There will be a special place in history for the amazing space stories that unfolded in 2022. This year, both international and private space agencies pushed the limits to achieve unimaginable feats. In 2022, missions such as the James Webb Space Telescope and Artemis 1, which were planned for decades, were finally executed. From the launch of the most sophisticated space telescope to thousands of satellites being flung into the heavens above, here’s a look at top space stories of 2022.
James Webb Space Telescope began operation | The most powerful observatory in space, the James Webb Telescope, hit its mark at a destination one million miles from Earth in January. It soon unfurled its complicated sun shield and calibrated its scientific instruments. The images produced by the telescope have exceeded expectations for the degree of precision. The James Webb Space Telescope is a partnership between NASA, the European Space Agency, and the Canadian Space Agency. It is expected to observe some of the oldest, faintest light in the universe and enlighten a bit more about the Big Bang. So far, the telescope has captured some of the most striking images of planets and stars, light from exoplanets and some of the most distant and complex galaxies.
NASA’s Artemis Mission | This year, NASA launched its uncrewed test mission, as a part of the Artemis lunar mission that aims to send astronauts to the Moon. The uncrewed Artemis 1 mission employed NASA’s massive Space Launch System, and the Orion space capsule. The SLS rocket is thought to be the most expensive ever built. The rocket launched the Orion space capsule, which is meant to carry astronauts around the moon. After going around the Moon and completing a record 1.4-million-mile journey, the Orion capsule splashed down to Earth on December 11, to mark the end of the inaugural Artemis 1 lunar mission. If all goes well in the post-flight analyses of the mission, NASA will gear up for the Artemis programme's first-ever crewed flight under the Artemis 2 mission, which will send astronauts around the Moon in 2024. NASA plans to land astronauts near the Moon's south pole under the Artemis 3 mission in 2025 or 2026.
First photo of the giant Milky Way black hole | For the first time ever, astronomers were able to capture the giant black hole that sits at the centre of the Milky Way and its image was released this year in May. With eight linked radio dishes from around the world, the Event Horizon Telescope took a picture of the shadow of the supermassive black hole known as Sagittarius A* in 2019. Hundreds of scientists from 80 institutions around the globe worked together to collect, process, and piece together fragments of data to make the picture which was finally released this year. Until now, any depiction of the black hole was merely an artist's interpretation, as they are notoriously difficult to capture as even light gets sucked in by its gravity.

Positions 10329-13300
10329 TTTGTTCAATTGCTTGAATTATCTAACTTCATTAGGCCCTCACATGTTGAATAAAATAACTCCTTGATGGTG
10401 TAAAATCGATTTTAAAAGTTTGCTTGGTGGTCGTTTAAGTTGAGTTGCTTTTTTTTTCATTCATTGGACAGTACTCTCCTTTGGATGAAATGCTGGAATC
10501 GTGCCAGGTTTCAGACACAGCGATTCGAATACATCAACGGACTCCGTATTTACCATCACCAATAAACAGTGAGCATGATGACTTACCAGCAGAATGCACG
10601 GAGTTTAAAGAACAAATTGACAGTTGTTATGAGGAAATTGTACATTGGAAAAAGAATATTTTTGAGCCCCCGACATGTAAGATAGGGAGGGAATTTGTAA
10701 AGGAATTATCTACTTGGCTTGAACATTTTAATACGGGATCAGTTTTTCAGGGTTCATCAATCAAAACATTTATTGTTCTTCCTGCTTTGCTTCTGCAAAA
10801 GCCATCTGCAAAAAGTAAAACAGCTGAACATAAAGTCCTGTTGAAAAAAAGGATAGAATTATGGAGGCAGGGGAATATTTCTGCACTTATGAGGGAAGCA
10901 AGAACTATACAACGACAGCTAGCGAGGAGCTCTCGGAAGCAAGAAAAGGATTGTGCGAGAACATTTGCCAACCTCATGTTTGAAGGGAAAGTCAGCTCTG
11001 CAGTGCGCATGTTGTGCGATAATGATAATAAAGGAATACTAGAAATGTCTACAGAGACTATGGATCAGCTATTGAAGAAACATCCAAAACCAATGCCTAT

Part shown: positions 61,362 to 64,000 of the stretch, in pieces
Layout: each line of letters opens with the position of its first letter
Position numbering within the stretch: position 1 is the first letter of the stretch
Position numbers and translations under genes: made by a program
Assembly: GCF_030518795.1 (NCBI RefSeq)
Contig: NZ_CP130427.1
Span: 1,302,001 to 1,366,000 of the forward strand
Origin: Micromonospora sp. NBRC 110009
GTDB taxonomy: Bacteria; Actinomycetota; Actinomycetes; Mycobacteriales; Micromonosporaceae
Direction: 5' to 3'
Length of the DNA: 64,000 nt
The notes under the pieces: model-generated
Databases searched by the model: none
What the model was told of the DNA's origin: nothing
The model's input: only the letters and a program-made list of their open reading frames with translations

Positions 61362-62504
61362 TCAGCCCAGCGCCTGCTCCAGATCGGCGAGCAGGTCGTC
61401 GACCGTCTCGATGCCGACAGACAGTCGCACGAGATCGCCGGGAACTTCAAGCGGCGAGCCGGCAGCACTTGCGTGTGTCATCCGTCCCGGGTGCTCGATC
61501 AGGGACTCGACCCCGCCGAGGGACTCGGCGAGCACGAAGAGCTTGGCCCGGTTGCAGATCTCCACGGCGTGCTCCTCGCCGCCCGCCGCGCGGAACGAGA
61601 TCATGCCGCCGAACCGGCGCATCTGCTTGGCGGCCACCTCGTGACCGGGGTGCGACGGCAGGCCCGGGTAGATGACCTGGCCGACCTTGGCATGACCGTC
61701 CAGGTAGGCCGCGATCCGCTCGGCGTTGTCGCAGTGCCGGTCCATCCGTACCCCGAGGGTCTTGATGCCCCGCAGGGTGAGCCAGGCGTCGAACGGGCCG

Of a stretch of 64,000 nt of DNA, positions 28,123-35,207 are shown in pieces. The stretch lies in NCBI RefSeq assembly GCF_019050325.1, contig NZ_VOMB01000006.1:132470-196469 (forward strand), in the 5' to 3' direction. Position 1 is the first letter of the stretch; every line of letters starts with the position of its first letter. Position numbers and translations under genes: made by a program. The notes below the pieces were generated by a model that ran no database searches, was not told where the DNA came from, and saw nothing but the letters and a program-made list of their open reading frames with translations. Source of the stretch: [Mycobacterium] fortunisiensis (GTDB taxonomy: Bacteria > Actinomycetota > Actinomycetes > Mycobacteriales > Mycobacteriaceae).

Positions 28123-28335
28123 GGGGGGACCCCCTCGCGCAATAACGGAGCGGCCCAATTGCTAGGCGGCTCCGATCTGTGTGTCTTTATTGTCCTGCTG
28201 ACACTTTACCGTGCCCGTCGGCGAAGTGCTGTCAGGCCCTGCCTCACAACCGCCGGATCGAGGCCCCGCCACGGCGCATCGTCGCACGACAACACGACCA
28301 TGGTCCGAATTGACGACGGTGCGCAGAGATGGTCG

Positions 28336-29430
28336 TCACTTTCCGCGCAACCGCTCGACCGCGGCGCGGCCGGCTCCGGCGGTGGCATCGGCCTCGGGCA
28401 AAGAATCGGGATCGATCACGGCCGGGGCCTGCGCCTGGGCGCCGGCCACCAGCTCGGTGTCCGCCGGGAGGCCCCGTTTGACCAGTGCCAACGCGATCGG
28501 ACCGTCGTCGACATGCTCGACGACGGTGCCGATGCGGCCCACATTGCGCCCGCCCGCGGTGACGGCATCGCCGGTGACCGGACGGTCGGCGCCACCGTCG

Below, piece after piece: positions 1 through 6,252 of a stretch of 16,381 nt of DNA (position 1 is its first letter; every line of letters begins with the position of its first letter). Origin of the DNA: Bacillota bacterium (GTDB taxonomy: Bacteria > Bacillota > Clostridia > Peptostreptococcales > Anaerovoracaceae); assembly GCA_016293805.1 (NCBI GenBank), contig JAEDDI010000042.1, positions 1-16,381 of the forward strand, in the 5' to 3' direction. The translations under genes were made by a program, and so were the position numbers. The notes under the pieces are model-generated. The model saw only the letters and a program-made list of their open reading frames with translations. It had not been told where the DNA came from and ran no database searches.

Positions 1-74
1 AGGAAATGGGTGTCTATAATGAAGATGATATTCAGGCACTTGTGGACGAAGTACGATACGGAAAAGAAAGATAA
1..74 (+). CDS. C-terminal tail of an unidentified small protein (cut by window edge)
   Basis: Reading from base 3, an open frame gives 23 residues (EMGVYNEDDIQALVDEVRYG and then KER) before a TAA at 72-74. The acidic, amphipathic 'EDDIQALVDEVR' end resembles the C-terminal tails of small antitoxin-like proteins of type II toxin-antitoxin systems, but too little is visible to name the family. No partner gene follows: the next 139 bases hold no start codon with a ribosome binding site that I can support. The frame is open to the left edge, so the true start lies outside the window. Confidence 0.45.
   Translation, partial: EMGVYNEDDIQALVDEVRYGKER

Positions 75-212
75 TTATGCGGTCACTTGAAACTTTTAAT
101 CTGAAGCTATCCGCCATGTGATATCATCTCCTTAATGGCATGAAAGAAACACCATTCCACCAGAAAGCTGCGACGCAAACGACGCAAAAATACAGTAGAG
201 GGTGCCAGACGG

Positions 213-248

SpaceX Starlink achieves new heights | SpaceX kicked off the first space mission of 2022 as it launched 49 new Starlink satellites into Earth's orbit aboard a Falcon 9 rocket, bringing its grand satellite total to nearly 2,000. By October, SpaceX had successfully launched more than 3,500 satellites, celebrating a new milestone. In December, SpaceX also got the green light to grow its Starlink broadband-from-space constellation to more than 10,000 small satellites over the next several years.
Phosphorus, an essential ingredient for life, found on Saturn's moon | Before operators deliberately crashed the spacecraft Cassini into Saturn in 2017, it was found that it had gathered data which suggested that one of the planet’s moons, Enceladus, contained most of the ingredients that are essential to life on Earth. Scientists discovered the presence of ammonia, carbon, nitrogen, oxygen and methane in Enceladus which are potential signs of life. This year, new research using data from Cassini has found that Enceladus may also have phosphorus, which is considered an essential ingredient for life. Even though scientists were not able to find the element directly, their analysis suggests that Enceladus’s ocean should be relatively rich in dissolved phosphorus.
First private crew launch to ISS | The first private crew of four astronauts was launched to the International Space Station (ISS) by Axiom Space and SpaceX on April 8. The four members of the Axiom-1 crew included Michael López-Alegría, Larry Connor, Eytan Stibbe and Mark Pathy, who are not employed by the government. López-Alegría, a former NASA astronaut, was Axiom’s chief astronaut. The other three were paying spaceflyers. They returned to Earth on April 25.
Russia decides to quit ISS | In July this year, Yury Borisov, Director General of Russian space agency Roscosmos, confirmed that Moscow had decided to quit the International Space Station (ISS) after 2024 and focus on developing its own orbital outpost. US space agency NASA had already announced plans to retire the ISS in 2031. “Of course, we will fulfil all our obligations to our partners but the decision to leave this station after 2024 has been made," Borisov had said.
NASA's DART mission | US space agency NASA conducted the Double Asteroid Redirection Test (DART) successfully which altered the trajectory of the asteroid Dimorphos when the spacecraft intentionally slammed into the 160-metre wide (520 feet) space rock on September 26. This was the first time that a human-built object changed the motion of a celestial body in space. The aim of the $330-million proof-of-concept DART mission, which had been in the works for seven years, was to test a potential strategy to defend the Earth against threatening objects. The success of the mission shows that this concept could work if it is initiated early enough and the target is not overly massive.